Oct. 20, 1944
There was no mail this morning and I'm rather anxious to see if there was any this afternoon. As you may have noted, I'm running this off at the office at closing time.
Adele gets smarter every day. This morning, for instance, when I was putting her shoes on, she kicked against the side of our bed and I asked her to stop. When I had asked her three times, I turned her over and smacked her "toosey". She then said, "Sorry, mommy, no more". What a kid!
Oct. 21, 1944
I was disappointed once more - mailless day again! I remember your telling me not to get dejected when and if your mail should be held up, but I know of no logical reason for it at the present time. Most everyone I know has had mail way through October and I'm unable to get past the first of the month. I'm in a terrible rut, honey, and that's putting it mildly. Only mail from you will break it, too. I miss you so keenly Phil - oh what's the use - words just seem to fail me. I'm so horribly empty inside!
Winter is taking a firm grip on us and it is necessary to use the heat often. The only thing I have any appetite for these past few weeks is knitting, and as a result I've nearly completed the pink sweater for Adele.
Etta is due to have her baby any day. The baby's name will have to start with a ''W" and if it's a boy its name will have to be William, after Nat's father. I haven't the slightest idea of what she'll name a girl.
I worked my usual four hours this morning. After work I walked down to 7th & South to pick up my dad's suit and coat. It rained all day, but I felt like walking to get some of the restlessness out of me. I shopped for strollers in the meantime, but found nothing that inspired me to buy. They are sky high. Mr. Bellet said he would let me talk to the salesman of the stroller concern when he comes to visit us and perhaps I can get what I want that way. The only thing is that I may have to wait a long while for it and that isn't so good.
I note that the typewriter ribbon is getting very light, as compared to the type of our office machine. I have a new ribbon and will put it on tomorrow. (Just in case you were about to comment),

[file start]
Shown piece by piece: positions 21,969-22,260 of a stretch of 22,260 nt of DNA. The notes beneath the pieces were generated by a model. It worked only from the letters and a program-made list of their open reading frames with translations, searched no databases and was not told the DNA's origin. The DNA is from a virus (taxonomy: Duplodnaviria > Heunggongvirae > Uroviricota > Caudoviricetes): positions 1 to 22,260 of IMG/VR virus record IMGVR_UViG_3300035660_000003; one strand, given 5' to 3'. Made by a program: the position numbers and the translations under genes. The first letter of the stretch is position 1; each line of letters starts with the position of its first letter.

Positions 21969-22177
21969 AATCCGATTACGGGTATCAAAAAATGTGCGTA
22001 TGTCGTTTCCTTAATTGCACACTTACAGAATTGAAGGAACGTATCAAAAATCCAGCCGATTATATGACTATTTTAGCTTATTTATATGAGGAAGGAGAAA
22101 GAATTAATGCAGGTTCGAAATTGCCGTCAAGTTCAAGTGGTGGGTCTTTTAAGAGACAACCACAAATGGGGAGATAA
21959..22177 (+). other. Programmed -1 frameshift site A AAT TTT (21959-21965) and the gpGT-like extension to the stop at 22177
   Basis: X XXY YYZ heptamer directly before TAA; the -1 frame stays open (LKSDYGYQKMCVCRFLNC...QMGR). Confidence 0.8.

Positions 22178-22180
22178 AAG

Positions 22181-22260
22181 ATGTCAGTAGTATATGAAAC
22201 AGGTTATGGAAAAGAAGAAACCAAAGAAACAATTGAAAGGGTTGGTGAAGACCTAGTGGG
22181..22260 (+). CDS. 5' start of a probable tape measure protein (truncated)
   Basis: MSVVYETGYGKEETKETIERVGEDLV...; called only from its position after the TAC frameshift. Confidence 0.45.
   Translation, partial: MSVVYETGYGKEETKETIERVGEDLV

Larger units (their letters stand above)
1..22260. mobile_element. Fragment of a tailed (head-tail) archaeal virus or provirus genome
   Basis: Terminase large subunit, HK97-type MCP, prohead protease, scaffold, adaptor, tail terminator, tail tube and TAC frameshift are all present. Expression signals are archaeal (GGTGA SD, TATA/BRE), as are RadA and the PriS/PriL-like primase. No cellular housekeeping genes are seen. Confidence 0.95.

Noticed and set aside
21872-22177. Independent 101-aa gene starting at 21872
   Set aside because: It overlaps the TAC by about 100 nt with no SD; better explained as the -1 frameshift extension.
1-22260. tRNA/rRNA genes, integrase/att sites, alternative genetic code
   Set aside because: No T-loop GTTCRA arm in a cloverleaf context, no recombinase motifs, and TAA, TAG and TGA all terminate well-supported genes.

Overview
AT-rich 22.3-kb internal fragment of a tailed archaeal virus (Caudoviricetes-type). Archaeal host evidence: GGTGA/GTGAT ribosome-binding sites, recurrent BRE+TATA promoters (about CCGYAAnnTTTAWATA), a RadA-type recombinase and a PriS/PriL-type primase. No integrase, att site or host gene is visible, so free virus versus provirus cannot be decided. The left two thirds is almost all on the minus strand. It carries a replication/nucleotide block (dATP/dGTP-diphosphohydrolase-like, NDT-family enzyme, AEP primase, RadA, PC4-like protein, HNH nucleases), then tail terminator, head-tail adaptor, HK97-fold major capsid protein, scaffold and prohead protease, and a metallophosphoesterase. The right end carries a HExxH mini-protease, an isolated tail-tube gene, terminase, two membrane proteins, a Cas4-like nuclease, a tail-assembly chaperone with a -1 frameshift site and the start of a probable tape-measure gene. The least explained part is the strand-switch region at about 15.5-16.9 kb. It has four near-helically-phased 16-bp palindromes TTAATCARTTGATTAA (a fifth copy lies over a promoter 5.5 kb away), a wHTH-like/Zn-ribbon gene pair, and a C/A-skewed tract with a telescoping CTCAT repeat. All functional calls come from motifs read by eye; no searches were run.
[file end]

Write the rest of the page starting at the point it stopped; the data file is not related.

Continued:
We had some company this afternoon for a short while - Tante Bosh and Sylvia. Adele says "Sylvia" just as you or I would, in fact she says it more clearly than we do.
My brother Seymour was supposed to get home this weekend, but missed out when he went up for his pass. He was too late and they refused to issue any more "liberty'. Oh well, better luck next time. He called the folks and everyone was very disappointed.
Phil, all I can really think about is - when will I have mail from you! Darling, it's bad enough not being able to see or talk to you, and when I fail to receive mail, it only makes you seem that much further from me. Phil, dearest, I love you and want you so much! I'm counting on having mail tomorrow, (I mean Monday) and hope I won't be let down this time. And now I'm going to take myself up to bed and try to drown my sunken spirits in sleep. I've even had difficulty getting some sleep all week! Good night, baby, wherever you are. I am and always will be
20 October 1944
Last night, I had completed four of these pages to Jack N., when I was called to the Orderly Room to clear up some records. That took the rest of the evening, so I neither finished Jack's letter nor had time to write to you. Today, I took advantage of my "pass" to finish Jack's letter, (after dinner I slept til 11:00), and now i'm all set to answer your two V-mails of 9 and 11 Oct, which arrived yesterday. There was no fresh mail today. Incidentally, Sweet - in writing to Jack, I gave him a rough idea as to my plans concerning him, Lenny and myself. I told him to write to you for the more detailed account which I sent to you. I'd appreciate it if you don't wait for his request but send off copies to him and Lenny first chance you get, I want to hear what they have to say about it at the earliest possible date.
It's been a miserable, rainy day, and I only left the warmth of the log fire in the stove to trudge down to the Mess Hall for dinner—(and I do mean “trudge"). It was tough and uncomfortable walking in the teeth of the wind-driven rain. But one has to eat, doesn't one, Chippie?
On 9 Oct. you complain that you hadn't received mail for seven days. I don't understand, Sweet, why that was so, ’cause I never missed writing that long. The last lapse of more than a day was two weeks ago, when I went to London on pass. The rest of your letter was entirely about Adele and her latest “doings". From your account, honey, she sure is a “cutie". Reading about her demonstration toward Al, and your reaction to the little scene, kinda “made the lump come up" for me, too. I couldn't help but feel cheated, somehow.
On the 11th you inform me that Harry finally landed a job in the Navy Yard. I'm glad of that, anyway.
Tomorrow, I mean to write as many letters as I have time for. Outside of the foregoing, Baby, there isn't anything to report, and as I must get ready for tomorrow's inspection, I'll sign off now with all my love for my adored Chippies. My love to all.
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